Participating in the second-hand device market is a great way to save money, but it's also the smart way to help save the environment. When you buy a used phone or sell your old one, you are being a responsible consumer. By reducing new consumption and reusing old devices, we can minimize the amount of damage we do to our environment and help make the world a better place.How much better you ask?
Coltan are contains a heat-resistant substance vital to the capacitors in every smartphone. Up to 80% of the world's coltan reserves lie in the Democratic Republic of Congo. In less than two years of bloody warfare, the Rwandan army made of $250 million stealing coltan from the DR Congo. Tin is the main component of every one of the 7000+ solder points on your tablet. Over one-third of the tin mined in the world comes from Indonesia, where workers die every week in illegal mining operations.
Manufacturing our smartphones takes a heavy toll as well. In 2007, 18 workers attempted suicide at a Foxconn plant—Apple's notorious Chinese manufacturing partner. 43.2% of China's state-monitored rivers are classified as unsuitable for human contact while recycling centers like Guiyu experience 6x higher miscarriage rates, 7/10 children with high blood-lead levels and the highest level of cancer-causing dioxins in the world.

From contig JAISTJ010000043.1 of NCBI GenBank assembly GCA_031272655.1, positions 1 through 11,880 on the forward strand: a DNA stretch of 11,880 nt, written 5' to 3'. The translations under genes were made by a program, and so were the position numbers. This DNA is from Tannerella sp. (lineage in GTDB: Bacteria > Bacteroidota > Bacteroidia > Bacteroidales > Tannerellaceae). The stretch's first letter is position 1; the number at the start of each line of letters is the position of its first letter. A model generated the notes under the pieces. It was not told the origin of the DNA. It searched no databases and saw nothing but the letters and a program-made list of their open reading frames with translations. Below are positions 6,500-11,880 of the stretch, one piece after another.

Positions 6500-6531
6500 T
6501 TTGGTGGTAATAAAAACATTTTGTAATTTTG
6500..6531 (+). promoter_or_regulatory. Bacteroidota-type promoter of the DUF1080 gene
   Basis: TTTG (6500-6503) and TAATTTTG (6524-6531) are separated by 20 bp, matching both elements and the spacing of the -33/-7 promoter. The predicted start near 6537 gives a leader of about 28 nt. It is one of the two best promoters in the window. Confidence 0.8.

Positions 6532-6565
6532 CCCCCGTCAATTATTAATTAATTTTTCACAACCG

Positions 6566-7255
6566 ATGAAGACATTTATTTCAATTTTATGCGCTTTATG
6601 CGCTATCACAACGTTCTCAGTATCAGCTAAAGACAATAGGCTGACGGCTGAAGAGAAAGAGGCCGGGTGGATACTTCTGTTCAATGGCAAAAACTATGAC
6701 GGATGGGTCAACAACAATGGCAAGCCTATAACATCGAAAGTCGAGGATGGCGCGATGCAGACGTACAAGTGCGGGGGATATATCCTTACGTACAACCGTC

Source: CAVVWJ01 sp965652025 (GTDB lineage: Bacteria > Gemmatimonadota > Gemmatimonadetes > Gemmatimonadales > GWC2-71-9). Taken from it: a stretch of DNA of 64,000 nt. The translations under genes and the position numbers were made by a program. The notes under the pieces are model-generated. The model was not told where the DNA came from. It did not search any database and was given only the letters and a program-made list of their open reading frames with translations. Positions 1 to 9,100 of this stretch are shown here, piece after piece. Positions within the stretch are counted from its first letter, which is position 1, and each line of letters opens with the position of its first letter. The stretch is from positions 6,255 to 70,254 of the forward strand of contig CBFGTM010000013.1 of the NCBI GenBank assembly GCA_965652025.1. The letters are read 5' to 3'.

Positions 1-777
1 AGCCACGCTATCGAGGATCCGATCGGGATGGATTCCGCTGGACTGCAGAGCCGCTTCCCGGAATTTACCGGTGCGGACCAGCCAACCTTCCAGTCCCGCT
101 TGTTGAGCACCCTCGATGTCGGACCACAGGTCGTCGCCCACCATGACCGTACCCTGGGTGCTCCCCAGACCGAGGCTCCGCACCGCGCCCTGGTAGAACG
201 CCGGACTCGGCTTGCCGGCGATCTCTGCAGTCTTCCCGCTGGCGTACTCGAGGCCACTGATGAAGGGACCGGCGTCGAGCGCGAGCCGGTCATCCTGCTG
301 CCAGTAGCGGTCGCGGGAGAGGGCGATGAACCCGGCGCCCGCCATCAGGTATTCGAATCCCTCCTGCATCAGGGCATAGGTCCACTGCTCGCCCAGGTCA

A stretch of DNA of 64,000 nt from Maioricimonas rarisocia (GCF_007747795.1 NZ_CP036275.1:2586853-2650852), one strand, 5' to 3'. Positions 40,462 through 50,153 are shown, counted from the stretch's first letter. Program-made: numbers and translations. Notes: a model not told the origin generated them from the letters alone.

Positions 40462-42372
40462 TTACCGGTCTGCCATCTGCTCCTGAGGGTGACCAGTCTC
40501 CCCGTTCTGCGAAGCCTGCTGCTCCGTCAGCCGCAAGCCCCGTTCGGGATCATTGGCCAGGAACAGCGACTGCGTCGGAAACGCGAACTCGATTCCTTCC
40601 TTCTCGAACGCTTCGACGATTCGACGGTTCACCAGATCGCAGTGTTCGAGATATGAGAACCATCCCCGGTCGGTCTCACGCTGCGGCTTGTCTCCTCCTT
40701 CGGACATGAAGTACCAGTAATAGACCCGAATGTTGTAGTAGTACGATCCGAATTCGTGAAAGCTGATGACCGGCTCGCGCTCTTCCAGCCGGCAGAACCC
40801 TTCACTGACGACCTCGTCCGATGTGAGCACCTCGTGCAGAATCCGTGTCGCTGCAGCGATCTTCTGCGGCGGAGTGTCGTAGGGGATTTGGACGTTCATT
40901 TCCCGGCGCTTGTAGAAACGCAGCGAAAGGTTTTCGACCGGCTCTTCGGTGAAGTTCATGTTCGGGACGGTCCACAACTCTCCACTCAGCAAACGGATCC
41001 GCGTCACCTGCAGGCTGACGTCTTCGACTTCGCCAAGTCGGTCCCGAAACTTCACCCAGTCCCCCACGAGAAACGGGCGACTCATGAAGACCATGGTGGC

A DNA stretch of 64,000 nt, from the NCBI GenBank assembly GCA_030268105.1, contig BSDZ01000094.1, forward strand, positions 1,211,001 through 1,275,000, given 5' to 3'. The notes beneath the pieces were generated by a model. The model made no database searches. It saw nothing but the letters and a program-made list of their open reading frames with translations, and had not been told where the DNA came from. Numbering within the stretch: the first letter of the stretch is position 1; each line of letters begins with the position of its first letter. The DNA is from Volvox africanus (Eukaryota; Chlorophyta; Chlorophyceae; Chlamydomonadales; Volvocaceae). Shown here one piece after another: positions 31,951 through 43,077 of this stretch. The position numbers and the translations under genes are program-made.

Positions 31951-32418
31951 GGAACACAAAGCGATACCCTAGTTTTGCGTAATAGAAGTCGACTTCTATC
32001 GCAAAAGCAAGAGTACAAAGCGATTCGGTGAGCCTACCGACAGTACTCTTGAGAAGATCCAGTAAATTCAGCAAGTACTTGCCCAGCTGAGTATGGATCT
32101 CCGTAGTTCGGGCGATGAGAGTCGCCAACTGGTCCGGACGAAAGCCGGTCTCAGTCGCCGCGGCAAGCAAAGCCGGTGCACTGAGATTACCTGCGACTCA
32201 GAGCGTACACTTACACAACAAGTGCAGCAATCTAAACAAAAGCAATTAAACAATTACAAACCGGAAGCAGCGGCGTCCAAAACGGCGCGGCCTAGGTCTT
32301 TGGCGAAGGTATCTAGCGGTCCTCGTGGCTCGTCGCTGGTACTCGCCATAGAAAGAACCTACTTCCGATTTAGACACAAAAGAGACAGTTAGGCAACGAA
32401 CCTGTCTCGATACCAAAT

By using Movaluate to repurpose an old device and by liking this page, you are doing your part as a global citizen to reduce our reliance on dangerous labor practices and promote awareness of these human rights issues.
The average phone has 0.034g of gold, 0.35g of silver, 16g of copper and 0.015g of palladium. We take these amounts and multiply them by the real-time prices in the precious metals market.
Each mobile device contains average amount of .259g of lead and if polluted with water, that amount is enough to contaminate over astonishing 4500 gallons of water.
Repurposing your phone not only saves natural resources, but it also reduces energy waste. Recycling one million cell phones saves enough energy to power 185 U.S. household for a whole year.
Now if we take these 3 figures—4593 gallons, $4.77, 97.3 minutes—and multiply them by the 130 million cell phones tossed aside annually in the United states, we get:
All of our little phones can make a big difference. Let's work together to help reduce, reuse, and recycle.